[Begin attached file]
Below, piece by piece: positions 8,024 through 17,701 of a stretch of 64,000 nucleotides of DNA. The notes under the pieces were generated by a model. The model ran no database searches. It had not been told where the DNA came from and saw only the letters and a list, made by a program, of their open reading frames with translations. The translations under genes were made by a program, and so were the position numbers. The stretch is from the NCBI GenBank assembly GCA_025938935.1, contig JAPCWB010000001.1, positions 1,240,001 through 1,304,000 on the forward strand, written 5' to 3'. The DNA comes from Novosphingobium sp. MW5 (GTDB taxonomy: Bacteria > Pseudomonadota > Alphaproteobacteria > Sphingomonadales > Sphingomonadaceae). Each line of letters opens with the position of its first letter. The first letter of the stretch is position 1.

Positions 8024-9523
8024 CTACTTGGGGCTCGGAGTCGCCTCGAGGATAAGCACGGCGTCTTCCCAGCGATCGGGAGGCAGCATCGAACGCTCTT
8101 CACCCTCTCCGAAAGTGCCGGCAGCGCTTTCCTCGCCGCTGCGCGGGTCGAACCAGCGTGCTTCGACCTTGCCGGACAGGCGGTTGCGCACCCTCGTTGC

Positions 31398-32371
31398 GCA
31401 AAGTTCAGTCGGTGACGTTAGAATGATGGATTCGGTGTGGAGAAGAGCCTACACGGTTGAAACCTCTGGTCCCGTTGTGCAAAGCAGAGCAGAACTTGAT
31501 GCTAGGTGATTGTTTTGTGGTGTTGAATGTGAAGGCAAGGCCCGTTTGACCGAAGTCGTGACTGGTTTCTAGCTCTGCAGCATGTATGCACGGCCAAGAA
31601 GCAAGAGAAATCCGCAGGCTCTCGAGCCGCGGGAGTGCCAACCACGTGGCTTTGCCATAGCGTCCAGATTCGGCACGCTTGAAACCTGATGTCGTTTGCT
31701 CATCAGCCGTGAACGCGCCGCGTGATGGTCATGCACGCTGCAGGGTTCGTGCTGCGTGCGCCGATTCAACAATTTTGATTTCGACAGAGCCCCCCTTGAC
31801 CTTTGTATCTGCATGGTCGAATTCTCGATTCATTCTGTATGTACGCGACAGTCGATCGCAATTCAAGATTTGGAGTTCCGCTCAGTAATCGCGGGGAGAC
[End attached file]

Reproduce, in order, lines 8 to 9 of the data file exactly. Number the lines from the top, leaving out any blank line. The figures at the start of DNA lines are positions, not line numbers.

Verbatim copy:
31501 GCTAGGTGATTGTTTTGTGGTGTTGAATGTGAAGGCAAGGCCCGTTTGACCGAAGTCGTGACTGGTTTCTAGCTCTGCAGCATGTATGCACGGCCAAGAA
31601 GCAAGAGAAATCCGCAGGCTCTCGAGCCGCGGGAGTGCCAACCACGTGGCTTTGCCATAGCGTCCAGATTCGGCACGCTTGAAACCTGATGTCGTTTGCT